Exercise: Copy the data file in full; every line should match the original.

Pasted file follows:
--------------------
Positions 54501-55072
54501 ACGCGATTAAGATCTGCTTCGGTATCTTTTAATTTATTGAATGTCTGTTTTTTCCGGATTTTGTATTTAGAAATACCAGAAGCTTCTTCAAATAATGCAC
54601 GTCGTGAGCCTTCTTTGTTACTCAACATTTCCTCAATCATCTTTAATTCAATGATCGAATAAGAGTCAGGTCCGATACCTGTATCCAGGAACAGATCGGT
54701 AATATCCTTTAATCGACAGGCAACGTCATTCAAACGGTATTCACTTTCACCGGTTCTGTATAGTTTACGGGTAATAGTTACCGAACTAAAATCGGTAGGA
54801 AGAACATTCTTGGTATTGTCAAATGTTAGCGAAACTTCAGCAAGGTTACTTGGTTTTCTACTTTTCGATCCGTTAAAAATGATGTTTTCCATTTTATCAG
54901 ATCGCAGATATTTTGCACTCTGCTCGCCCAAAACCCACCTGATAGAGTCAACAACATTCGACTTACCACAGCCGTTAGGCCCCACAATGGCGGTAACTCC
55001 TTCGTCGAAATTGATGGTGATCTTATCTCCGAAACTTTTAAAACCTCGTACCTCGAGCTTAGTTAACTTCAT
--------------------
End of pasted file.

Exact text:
Positions 54501-55072
54501 ACGCGATTAAGATCTGCTTCGGTATCTTTTAATTTATTGAATGTCTGTTTTTTCCGGATTTTGTATTTAGAAATACCAGAAGCTTCTTCAAATAATGCAC
54601 GTCGTGAGCCTTCTTTGTTACTCAACATTTCCTCAATCATCTTTAATTCAATGATCGAATAAGAGTCAGGTCCGATACCTGTATCCAGGAACAGATCGGT
54701 AATATCCTTTAATCGACAGGCAACGTCATTCAAACGGTATTCACTTTCACCGGTTCTGTATAGTTTACGGGTAATAGTTACCGAACTAAAATCGGTAGGA
54801 AGAACATTCTTGGTATTGTCAAATGTTAGCGAAACTTCAGCAAGGTTACTTGGTTTTCTACTTTTCGATCCGTTAAAAATGATGTTTTCCATTTTATCAG
54901 ATCGCAGATATTTTGCACTCTGCTCGCCCAAAACCCACCTGATAGAGTCAACAACATTCGACTTACCACAGCCGTTAGGCCCCACAATGGCGGTAACTCC
55001 TTCGTCGAAATTGATGGTGATCTTATCTCCGAAACTTTTAAAACCTCGTACCTCGAGCTTAGTTAACTTCAT